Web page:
There are several choices for food on the hill. Of special note is Uley’s cabin, a fancy restaurant that is very good, and serves a great Elk stew. In front of Uley’s cabin is the Ice Bar, which serves drinks al fresco from a bar that is actually made of ice. Less expensive fare (at usual resort prices) can be found at Paradise at the base of Paradise lift. Look for some good desserts there.
The base of the mountain features the usual assortment of eateries, sports stores, lodging establishments, and the like. I bought a pair of K2 Aftershocks at Peak Sports at the base (nice people there). Not typical is the family-friendly area right at the slopes that has a treehouse jungle gym, a set of bungee-assisted trampolines, and a putt-putt golf course.
The best food bargain I encountered was The Bakery at Mount Crested Butte, located next to Christy Sports (look up to the second level) near the slopes. This Crested Butte institution, open 7 am to 9 pm every day, gleefully serves great baked goods, plus pizza, calzones, sandwiches, burgers, breakfast burritos, and lots of other things to locals and visitors in the know; if you don’t have breakfast or lunch there, at least treat yourself to some après-ski sweets. And speaking of sweets, you must check out Sweet Spot for something completely different (especially the momo stand with Nepali food). For an evening’s pampering, if you want a really tasty (but not inexpensive) dinner, go to Django’s, which serves small plates (tapas).
Every fifteen minutes (30 minutes in the later evening), a Town Bus departs from the base area to take you to the town of Crested Butte. In less than 10 minutes, you find yourself in a quaint town of quirky fun shops, restaurants, and painted houses. Here you’ll find a quiet, laid-back, friendly atmosphere that will make you wish you lived in such a place. The bus stops at the base and at the town have nice indoor areas to wait in if you feel too cold to hang outside.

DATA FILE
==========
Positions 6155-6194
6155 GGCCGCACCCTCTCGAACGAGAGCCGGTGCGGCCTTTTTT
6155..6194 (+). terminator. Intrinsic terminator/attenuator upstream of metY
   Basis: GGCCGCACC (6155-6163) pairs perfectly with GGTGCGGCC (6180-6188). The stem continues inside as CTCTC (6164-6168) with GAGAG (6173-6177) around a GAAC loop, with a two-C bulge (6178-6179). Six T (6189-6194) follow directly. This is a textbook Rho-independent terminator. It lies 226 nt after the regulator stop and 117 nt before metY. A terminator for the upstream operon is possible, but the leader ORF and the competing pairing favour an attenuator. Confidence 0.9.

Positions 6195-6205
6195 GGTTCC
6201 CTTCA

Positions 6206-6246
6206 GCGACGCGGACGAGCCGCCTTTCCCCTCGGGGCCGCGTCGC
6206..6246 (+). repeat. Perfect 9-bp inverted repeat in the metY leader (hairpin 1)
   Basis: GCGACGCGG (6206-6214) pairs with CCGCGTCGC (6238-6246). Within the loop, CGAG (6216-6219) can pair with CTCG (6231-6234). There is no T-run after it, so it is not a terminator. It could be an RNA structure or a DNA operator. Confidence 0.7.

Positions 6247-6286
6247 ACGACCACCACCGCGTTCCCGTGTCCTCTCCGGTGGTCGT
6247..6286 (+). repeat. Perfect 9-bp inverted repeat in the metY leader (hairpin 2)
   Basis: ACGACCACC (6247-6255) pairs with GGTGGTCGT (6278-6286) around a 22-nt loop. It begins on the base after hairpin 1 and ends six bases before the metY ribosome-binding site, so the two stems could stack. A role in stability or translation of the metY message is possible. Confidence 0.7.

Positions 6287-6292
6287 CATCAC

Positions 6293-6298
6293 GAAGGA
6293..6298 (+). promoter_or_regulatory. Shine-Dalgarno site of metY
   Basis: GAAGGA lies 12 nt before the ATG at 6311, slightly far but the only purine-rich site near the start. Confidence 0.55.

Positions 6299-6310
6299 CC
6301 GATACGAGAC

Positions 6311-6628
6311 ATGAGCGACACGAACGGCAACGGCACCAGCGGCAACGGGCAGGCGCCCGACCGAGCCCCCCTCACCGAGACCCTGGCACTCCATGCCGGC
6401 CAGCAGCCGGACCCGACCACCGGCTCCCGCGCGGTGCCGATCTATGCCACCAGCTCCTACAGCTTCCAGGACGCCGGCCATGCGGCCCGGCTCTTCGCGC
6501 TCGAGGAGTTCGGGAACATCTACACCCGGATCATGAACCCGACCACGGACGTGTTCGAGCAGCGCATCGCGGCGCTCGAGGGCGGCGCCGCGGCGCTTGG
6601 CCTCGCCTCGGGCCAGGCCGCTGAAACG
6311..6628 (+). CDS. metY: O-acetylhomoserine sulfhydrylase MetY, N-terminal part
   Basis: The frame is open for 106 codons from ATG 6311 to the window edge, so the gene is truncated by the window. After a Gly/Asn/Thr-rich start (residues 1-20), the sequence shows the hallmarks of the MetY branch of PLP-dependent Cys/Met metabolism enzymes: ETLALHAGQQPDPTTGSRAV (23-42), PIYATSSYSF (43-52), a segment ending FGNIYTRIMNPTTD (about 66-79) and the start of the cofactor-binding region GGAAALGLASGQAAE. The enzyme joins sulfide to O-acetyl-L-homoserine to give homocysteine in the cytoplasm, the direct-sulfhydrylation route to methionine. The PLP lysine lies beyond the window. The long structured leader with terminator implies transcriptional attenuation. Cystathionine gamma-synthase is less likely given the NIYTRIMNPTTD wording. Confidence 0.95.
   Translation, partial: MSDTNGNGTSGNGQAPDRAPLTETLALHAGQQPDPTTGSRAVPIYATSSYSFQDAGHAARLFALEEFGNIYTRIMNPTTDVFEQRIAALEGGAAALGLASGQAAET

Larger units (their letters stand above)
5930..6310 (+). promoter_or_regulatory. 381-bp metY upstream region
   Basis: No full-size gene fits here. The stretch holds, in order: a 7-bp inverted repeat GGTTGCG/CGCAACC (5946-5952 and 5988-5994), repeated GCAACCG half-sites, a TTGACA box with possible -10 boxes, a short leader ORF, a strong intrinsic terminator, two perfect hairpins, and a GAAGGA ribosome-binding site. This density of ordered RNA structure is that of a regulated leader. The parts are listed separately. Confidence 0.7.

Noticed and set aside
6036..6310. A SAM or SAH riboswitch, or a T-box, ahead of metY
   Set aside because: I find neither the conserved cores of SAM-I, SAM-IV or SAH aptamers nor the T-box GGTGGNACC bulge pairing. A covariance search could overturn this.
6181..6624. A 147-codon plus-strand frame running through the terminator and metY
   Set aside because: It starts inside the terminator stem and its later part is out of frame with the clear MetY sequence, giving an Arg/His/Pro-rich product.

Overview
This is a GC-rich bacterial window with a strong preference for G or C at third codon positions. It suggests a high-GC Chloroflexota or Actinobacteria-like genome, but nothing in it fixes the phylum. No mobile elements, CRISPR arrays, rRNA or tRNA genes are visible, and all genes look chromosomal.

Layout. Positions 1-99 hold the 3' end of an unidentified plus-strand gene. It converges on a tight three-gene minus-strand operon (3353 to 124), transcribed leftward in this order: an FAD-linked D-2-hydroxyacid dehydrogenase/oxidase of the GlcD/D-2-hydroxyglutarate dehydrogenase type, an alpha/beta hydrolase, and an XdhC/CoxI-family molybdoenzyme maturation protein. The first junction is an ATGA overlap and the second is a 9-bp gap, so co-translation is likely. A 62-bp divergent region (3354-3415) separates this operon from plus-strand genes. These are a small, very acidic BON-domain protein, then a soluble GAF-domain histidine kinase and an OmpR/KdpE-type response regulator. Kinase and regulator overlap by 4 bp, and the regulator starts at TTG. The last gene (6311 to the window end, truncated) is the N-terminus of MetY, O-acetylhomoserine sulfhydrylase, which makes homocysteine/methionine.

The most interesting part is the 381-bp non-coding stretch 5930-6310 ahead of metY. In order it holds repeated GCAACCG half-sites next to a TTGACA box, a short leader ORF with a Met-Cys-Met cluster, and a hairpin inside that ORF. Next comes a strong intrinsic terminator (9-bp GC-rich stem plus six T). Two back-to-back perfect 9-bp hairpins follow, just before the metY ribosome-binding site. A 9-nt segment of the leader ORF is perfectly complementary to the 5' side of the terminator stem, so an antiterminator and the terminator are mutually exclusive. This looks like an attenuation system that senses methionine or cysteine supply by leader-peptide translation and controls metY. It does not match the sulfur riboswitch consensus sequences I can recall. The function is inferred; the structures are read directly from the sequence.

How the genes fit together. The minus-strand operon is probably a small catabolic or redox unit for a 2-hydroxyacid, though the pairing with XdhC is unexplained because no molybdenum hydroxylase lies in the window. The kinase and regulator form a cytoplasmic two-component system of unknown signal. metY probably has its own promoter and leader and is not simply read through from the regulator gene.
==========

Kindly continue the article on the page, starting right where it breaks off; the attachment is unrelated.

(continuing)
I stayed at The Grand Lodge at the base -; a wonderful place. From the Lodge, a two-minute walk brings you to the free ski storage area; a further one-minute walk takes you to the slopes. The rooms at The Grand Lodge are modern, nice, spacious, and well-appointed, with a microwave, small cooktop, small refrigerator, dishwasher, and bar sink. Wi-fi is free throughout and does not have to be renewed every time you connect. The lobby is large, comfy, has a constantly-burning fireplace, and has warm cookies appearing in the afternoon. The staff is unbelievably nice and very responsive. The Lodge also has an indoor/outdoor pool and hot tub, a restaurant, and a little shop. It is also a one minute walk from the Town Bus stop.
Although I didn’t get much powder, I really enjoyed my week: great skiing, wonderful, friendly people everywhere, scenery to die for, and a relaxing atmosphere. Cold? Perhaps, but well worth it.
For the great Colorado ski experience -; without the crowds -; consider Crested Butte.